He was like a dose of white arsenic sprinkled into a wedding cake, and I think I knew he spelled disaster the start. He was an accident waiting to happen.
The elderly Paul Edgecombe is living in a retirement village, making the days go by writing his extraordinary life story of the head prison warden on the Green Mile, the execution row in the Cold Mountain penitentiary. Paul’s job is basic, but not simple at all – to keep men and women destined to die in a few months as calm as possible.
The wardens on the Green Mile generally get along quite well. Paul is friends with Brutus “Brutal” Howell, nicknamed for his size, Dean Stanton and Harry Terwillinger. Paul and his wife are quite close with Head Warden Hal Moores and his wife Melinda as well.
The only exception to the general pleasant work environment is Percy Whitmore, who only has a job because of his connections. Percy is cruel, childish and immature, and loves to throw his connections into everyone’s face. He is the least liked by everyone, and they are all mystified as to why he would even want to work on the Mile in the first place.
Percy starts adding to his bad record with the arrival of Eduard Delacroix, sentenced to death for multiple murders. Del accidentally brushes Percy’s manhood when he stumbles, and Percy is too much of an eejit to realise that it was an innocent occurrence. From thereon he delights in making Del’s life as horrible as possible, as if the mere fact that the man is sentenced to death by electrocution is not enough punishment.
Another inmate arrives, a gigantic black man named John Coffey. John is sentenced to death for the rape and murder of the Detterick twins, but Paul is especially stunned from the start, because John is simple minded and seems constantly in agony.
The next inmate to arrive is by far the most difficult of the lot. “Wild Bill” Wharton is a man in his young twenties, also sentenced to death for murder. He prefers to be called Billy the Kid, and rejoices in the havoc he creates. Upon arrival he nearly strangles Dean Stanton while Percy watches, immobilized by fear. Brutus saves Dean but Percy now has to live with an increased derision from his work colleagues, and he just becomes more unpleasant. Wild Bill takes multiple trips into the infirmary soon after his arrival, each time promising to behave afterwards and then just reverting to his old manners shortly thereafter.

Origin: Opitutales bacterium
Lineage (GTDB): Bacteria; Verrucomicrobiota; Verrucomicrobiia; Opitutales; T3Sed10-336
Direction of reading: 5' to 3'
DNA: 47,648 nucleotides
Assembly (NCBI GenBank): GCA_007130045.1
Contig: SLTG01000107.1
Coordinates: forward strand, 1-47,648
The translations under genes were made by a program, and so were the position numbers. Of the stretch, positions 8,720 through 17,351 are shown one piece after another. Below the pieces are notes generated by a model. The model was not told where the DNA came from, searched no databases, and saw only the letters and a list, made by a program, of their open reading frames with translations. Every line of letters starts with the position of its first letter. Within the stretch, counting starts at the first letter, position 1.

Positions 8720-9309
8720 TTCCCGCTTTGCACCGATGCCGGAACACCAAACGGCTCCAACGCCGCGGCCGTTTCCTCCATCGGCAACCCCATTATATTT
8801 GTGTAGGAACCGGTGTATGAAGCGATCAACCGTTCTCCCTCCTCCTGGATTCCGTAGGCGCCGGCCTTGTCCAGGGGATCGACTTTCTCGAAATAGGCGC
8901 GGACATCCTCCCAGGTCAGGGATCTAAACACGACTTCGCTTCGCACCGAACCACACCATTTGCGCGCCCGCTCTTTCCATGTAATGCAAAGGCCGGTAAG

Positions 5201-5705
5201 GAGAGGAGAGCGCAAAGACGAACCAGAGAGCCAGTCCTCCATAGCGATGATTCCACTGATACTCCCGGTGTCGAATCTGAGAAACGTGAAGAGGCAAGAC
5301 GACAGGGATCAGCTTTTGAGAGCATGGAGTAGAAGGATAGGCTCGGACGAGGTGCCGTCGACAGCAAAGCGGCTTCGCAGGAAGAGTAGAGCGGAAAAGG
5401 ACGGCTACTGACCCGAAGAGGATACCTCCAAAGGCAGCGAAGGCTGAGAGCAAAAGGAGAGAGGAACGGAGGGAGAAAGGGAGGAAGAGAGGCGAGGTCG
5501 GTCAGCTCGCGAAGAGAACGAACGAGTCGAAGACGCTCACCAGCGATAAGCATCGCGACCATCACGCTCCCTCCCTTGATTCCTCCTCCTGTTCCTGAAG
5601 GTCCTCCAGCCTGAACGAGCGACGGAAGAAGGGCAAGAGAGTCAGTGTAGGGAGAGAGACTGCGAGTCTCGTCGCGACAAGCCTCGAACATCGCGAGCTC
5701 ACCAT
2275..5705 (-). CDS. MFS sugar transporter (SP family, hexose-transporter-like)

Paul is suffering from a painful UTI, and after the incident from Wild Bill’s arrival, John Coffey urgently wants to help him. Paul is scared to let John touch him, but something amazing and magical happens – the moment Paul is touched by John, his infection disappears and he is as good as new. Paul is stunned by the miracle but refrains from telling anyone, correctly assuming they would judge him insane.
As if the Mile wasn’t already packed, Paul Edgecombe is soon the host for another strange inmate, the mouse everyone christens Mr. Jingles. Mr. Jingles is soon the entertainment of the block, and he takes a special liking to Eduard Delacroix. Percy, who wouldn’t notice something amazing if it kicks him in the eye, immediately hates Mr. Jingles and when the mouse takes up residence in Del’s cell block, Percy swears that he will somehow kill Mr. Jingles.
Paul’s misgivings of John’s guilt increases and he decides he has to investigate. He hits some walls, people unwilling to put effort into a closed case, mostly because John is black and they are blinded by racial prejudice. Paul, who isn’t blinded at all, investigates and soon realises the thought involved in the abduction, rape and murder of the Detterick twins far outstrips John’s mental capacity.